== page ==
A recently published study has found an association between a microbe commonly associated with the development of dental plaque and… colorectal cancer. It’s time we had a discussion about association and causation and then we can look at the implications of this research.
Colorectal cancer is a serious disease which, according to the World Health Organization, accounts for about 610,000 deaths per year. As you can probably imagine, significant resources are being pumped into understanding the causes, consequences, and development of treatments. A continuing theme of this research is that gut inflammation is a recognised risk factor and that infectious agents might be responsible. This thought was behind the discovery of an association between Helicobacter pylori and stomach ulcers. According to this new research (freely available), published 18th October 2011, the same might be true for a microbe called Fusobacterium nucleatum and colorectal cancer.
The essentials of the discovery are as follows. After screening colorectal cancer tissue specimens and matched controls, the researchers (to their apparent surprise) found a significant over-representation of genetic material from Fusobacterium nucleatum associated with tumors. They managed to do this by matching up sequences of the material with those in genome databases after excluding any human genetic material (technically this is an application of an approach called metagenomics). What is surprising about the association is that F. nucleatum is normally associated with dental plaque formation and is not widely regarded as a significant member of the gut microbiota. So, is the result plausible? Yes. And, have we discovered the root cause of colorectal cancer? The short answer is no, not yet.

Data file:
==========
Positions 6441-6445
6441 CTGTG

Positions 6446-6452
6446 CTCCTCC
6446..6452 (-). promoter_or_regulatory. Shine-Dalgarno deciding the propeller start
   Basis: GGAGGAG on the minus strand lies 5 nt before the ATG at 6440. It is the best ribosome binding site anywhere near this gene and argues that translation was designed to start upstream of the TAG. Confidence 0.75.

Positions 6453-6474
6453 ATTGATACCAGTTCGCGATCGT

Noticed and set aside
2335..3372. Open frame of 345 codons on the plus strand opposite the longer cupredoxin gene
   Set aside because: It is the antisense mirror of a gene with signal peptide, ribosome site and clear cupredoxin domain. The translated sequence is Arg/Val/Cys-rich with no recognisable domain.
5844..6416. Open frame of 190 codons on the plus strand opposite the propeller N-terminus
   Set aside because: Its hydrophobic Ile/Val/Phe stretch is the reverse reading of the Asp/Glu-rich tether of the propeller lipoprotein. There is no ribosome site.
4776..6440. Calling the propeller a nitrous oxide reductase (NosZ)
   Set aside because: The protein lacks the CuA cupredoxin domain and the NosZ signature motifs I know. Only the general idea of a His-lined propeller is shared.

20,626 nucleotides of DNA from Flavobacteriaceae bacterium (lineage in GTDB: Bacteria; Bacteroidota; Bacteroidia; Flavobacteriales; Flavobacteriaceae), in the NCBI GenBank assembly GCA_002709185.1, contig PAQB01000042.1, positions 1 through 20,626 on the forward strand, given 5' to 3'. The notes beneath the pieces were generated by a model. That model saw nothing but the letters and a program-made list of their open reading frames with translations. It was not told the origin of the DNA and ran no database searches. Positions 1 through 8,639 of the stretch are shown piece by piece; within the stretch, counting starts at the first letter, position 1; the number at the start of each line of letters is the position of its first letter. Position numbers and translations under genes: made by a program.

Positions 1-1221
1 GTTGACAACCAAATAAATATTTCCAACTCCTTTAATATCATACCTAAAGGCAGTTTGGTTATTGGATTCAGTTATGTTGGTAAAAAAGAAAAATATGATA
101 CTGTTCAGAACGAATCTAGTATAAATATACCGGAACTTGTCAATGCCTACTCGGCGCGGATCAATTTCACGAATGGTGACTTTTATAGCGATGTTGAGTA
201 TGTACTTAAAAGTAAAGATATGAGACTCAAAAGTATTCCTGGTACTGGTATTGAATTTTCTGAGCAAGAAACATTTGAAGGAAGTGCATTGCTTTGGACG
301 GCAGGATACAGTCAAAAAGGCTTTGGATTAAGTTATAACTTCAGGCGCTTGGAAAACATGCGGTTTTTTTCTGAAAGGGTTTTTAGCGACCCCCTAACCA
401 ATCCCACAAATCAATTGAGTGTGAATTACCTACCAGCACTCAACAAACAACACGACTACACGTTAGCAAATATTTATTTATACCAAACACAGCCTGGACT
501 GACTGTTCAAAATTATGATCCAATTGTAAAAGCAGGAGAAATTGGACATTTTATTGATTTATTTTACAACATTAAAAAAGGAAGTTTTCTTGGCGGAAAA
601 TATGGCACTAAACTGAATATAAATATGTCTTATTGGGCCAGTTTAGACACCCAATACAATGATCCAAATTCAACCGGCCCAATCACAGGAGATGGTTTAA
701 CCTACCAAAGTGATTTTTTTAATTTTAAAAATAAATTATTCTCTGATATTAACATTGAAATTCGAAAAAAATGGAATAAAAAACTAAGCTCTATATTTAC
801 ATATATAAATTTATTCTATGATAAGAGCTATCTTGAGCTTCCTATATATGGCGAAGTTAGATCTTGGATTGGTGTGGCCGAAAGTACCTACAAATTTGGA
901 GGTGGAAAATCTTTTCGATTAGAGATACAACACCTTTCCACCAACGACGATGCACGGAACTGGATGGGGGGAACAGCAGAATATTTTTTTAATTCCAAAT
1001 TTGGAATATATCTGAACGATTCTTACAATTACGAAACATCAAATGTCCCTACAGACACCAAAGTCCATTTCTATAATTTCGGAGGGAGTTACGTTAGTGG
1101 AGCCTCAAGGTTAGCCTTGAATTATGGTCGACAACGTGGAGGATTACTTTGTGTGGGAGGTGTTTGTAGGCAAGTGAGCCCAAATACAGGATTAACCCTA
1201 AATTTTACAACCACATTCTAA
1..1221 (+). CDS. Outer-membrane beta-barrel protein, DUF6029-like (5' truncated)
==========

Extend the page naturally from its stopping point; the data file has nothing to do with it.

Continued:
This discovery is an association. The microbe happens to be present more when there is a tumor. It may represent an opportunistic infection of compromised tissue but then it might be involved in some sort of inflammatory process. It is just too early to say. As the authors rightly point out, translating this to causation will require much more work. The evidence is mounting, however. The obvious question to ask next is whether fusobacteria are elevated in patients with colorectal cancer. Usefully another study, published at the same time, seems to indicate this might be the case. We will now have to wait for further confirmation of these interesting results.
So, what are the implications of this research? Suppose we unequivocally determine that fusobacteria are involved in the development of colorectal cancer. This would suggest it might be a suitable target for vaccination or some sort of antimicrobial therapy. If it eventually proves to just be an association, screening for the microbe might be useful for early stage diagnosis and risk reduction.
Vaccinating against such a bug and such a serious disease really would be a significant medical advance. We will just have to hold tight for that day to come.
Castellarin et al (2011). Fusobacterium nucleatum infection is prevalent in colorectal carcinoma. Genome Research. Published online 18th October 2011. DOI: 10.1101/gr.126516.111
Kostic et al (2011). Genomic analysis identifies association of Fusobacterium with colorectal carcinoma . Genome Research. Published online 18th October 2011. DOI: 10.1101/gr.126573.111
Looking for something?
What's microbes.me about?
Microbes... and us humans.
Bringing context and meaning to interesting discoveries made about microbes and how they might affect us. Even more specifically, it is about investigating the science of microbiology and explaining what it means and what we should think about with respect to the latest microbial discoveries..
Who's behind microbes.me?
Max Bingham. I'm a science writer and this is my channel for going on and on about a topic I think is fascinating. I worked for 10 years as a research scientist studying gut microbes. I have a PhD in gut microbiology. All opinions are mine, except when they're from a guest, and any waffle is just a great idea working itself out.